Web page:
Turkey’s chronic “Kurdish problem” has always been a central issue in both the republic’s domestic and foreign policy since its very foundation. However, the armed opposition of Kurdish ethno-nationalism has become one of the biggest challenges to the Turkish state and democracy in only the last two or three decades following the emergence of the PKK. The question of Kurds in Turkey is not an easy-to-solve problem mostly because of the legal status of Kurds in Turkey. First of all, according to the Lausanne Treaty of 1923, Kurds, who now constitute 10 to 15 or 13.2 to 15.6 percent of the total population, are not accepted as a minority group but rather as principal elements and first-class citizens of the republic. Secondly, the concept of minorities has been interpreted very differently in
time periods and in different contexts. Thirdly, although Kurds are not accepted as a minority group and some of them are strongly against the idea of defining themselves as a minority group, their demands to take advantage of minority group rights in accordance with European Union criterion make the situation even more complex.
Although Turkey has always had a Kurdish question or Kurdish problem starting from the late Ottoman period with around 16 Kurdish revolts beginning from the Sheikh Said Rebellion of 1925,due to conditions of the Cold War, which necessitated a military-centered policy in Turkey against the communist bloc for the protection of the Western world as well as the feudal and anti-intellectual nature of the Kurdish movement, Kurdish separatism was not able to become an influential political movement until the 1980s. The Kurdish question came on the agenda again in the 1980s with the emergence of PKK terrorism as a part of the radical left in Turkey. Having rooted from the radical left, the PKK’s real ideology was Kurdish nationalism and its aim was to establish an independent Kurdish state in the southeastern part of Anatolia where the majority of Kurds in Turkey live.
After the horrible bloody events of the 1980s, beginning with the Social Democratic Populist Party’s (SHP) famous “Southeastern Report” of 1989 and the deeds of the coalition government of 1991 (DYP-SHP), the Turkish state began to make democratic reforms regarding the Kurdish question. This happened by erasing the bad memories of the Sep. 12, 1980, military coup and its restrictive legal and constitutional attitudes toward Kurds. The democratic openings and reforms were generally slowed down and stopped due to anger aroused among Turkish people due to the terror. The 1990s did not become very fruitful for the solution of the problem. In the early 21st century, Turkish governments accelerated their reforms vis-à-vis the Kurdish problem with the aim of becoming a full-member of the European Union. In accordance with the democratic pressures and principles of the European Union the Turkish state began to grant cultural rights to Kurds, although group rights and federalism claims have always been considered too risky by the state.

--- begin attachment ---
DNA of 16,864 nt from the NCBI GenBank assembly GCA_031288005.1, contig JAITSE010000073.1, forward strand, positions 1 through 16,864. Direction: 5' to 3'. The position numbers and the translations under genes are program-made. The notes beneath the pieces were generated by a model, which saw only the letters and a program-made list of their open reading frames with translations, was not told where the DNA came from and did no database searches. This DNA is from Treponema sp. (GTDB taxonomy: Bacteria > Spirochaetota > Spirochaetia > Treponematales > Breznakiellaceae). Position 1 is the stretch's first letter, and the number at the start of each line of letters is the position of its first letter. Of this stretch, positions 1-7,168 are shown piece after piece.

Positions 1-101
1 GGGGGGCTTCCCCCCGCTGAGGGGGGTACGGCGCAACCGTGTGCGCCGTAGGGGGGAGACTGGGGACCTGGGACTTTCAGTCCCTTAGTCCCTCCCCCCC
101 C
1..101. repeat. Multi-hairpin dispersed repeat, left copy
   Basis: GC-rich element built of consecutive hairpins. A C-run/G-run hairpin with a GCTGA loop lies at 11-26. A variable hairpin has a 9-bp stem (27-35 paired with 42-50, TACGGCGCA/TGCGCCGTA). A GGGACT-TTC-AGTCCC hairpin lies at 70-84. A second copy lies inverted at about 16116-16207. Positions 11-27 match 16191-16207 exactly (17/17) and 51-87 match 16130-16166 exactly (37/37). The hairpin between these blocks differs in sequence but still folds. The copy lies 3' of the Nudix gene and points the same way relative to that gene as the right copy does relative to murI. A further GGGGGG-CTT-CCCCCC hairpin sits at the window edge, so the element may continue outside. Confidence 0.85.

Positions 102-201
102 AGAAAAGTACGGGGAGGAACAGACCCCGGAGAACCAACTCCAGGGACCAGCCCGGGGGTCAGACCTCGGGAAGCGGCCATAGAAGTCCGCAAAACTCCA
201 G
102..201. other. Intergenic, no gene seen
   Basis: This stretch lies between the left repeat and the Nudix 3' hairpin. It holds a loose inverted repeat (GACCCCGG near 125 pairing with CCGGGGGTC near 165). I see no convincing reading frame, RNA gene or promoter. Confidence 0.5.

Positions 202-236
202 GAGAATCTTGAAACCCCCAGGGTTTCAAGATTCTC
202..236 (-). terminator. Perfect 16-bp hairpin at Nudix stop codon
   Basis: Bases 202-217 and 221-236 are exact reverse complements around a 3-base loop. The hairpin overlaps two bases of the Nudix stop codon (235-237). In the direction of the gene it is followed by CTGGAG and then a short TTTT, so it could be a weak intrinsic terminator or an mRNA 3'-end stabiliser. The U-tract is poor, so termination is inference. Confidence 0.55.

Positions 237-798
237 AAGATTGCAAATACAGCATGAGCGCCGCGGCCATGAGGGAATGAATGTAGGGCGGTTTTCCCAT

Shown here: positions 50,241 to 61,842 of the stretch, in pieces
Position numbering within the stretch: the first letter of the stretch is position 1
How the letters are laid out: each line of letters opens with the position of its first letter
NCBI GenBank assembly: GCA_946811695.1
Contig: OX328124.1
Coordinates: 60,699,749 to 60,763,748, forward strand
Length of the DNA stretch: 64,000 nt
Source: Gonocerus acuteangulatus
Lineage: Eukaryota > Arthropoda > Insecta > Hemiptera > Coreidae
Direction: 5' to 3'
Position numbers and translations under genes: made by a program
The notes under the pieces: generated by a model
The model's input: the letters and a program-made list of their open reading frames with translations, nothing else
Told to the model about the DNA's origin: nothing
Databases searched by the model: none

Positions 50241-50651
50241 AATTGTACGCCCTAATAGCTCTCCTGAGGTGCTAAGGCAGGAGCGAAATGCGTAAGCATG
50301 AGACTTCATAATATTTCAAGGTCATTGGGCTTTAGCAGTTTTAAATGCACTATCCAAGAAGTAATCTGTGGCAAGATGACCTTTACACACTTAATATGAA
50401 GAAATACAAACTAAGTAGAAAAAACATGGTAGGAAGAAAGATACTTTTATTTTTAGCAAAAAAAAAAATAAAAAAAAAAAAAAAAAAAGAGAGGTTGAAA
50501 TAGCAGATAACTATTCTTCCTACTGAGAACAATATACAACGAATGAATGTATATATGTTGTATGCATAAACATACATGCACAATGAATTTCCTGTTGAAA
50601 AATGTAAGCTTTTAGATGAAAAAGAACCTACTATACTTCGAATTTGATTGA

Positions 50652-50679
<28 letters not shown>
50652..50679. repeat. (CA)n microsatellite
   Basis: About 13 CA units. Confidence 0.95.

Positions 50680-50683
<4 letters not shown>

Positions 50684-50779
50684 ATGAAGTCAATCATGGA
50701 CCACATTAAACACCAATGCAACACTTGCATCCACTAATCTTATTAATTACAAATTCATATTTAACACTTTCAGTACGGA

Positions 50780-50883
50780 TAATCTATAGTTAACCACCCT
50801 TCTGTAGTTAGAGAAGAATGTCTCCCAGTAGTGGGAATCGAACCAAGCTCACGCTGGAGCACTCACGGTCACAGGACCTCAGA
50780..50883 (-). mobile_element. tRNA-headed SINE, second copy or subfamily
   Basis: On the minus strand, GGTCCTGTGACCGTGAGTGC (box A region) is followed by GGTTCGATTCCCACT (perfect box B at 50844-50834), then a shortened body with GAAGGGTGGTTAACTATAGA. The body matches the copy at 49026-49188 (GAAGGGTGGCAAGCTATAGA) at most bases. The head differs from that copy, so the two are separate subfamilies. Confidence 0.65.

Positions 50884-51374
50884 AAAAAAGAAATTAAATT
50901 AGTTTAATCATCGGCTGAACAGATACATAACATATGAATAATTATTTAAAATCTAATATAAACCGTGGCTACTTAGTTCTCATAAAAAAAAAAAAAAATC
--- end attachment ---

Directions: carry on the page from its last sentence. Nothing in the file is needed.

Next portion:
In recent weeks, dialogue efforts between the Turkish government and Abdullah Öcalan, the imprisoned leader of the armed Kurdish separatist movement, have intensified with the official aim declared as the disarmament of the PKK after three decades of conflict and over 40,000 deaths. The process was led by the head of the Turkish National Intelligence Agency (MIT) Hakan Fidan and took the full-support of the governing Justice and Development Party (AKP). Main opposition Republican People’s Party (CHP), with its new leader Kemal Kılıçdaroğlu has been giving positive messages for the process, although there are different voices within the party. The Nationalist Action Party (MHP), on the other hand, in accordance with its Turkish nationalist ideology has been criticizing the process though the party’s leadership seems very careful in not creating political rivalries that could easily turn into street clashes as was seen in the 1970s. The Peace and Democracy Party (BDP), the party of Kurds alleged to have links to the PKK, seems supportive but also passive and ineffective. Although the majority of people in Turkey seem very hopeful and supportive for the peace process nowadays, a critical look is still needed since the media, likely due to government request, cannot provide a critical look at the process.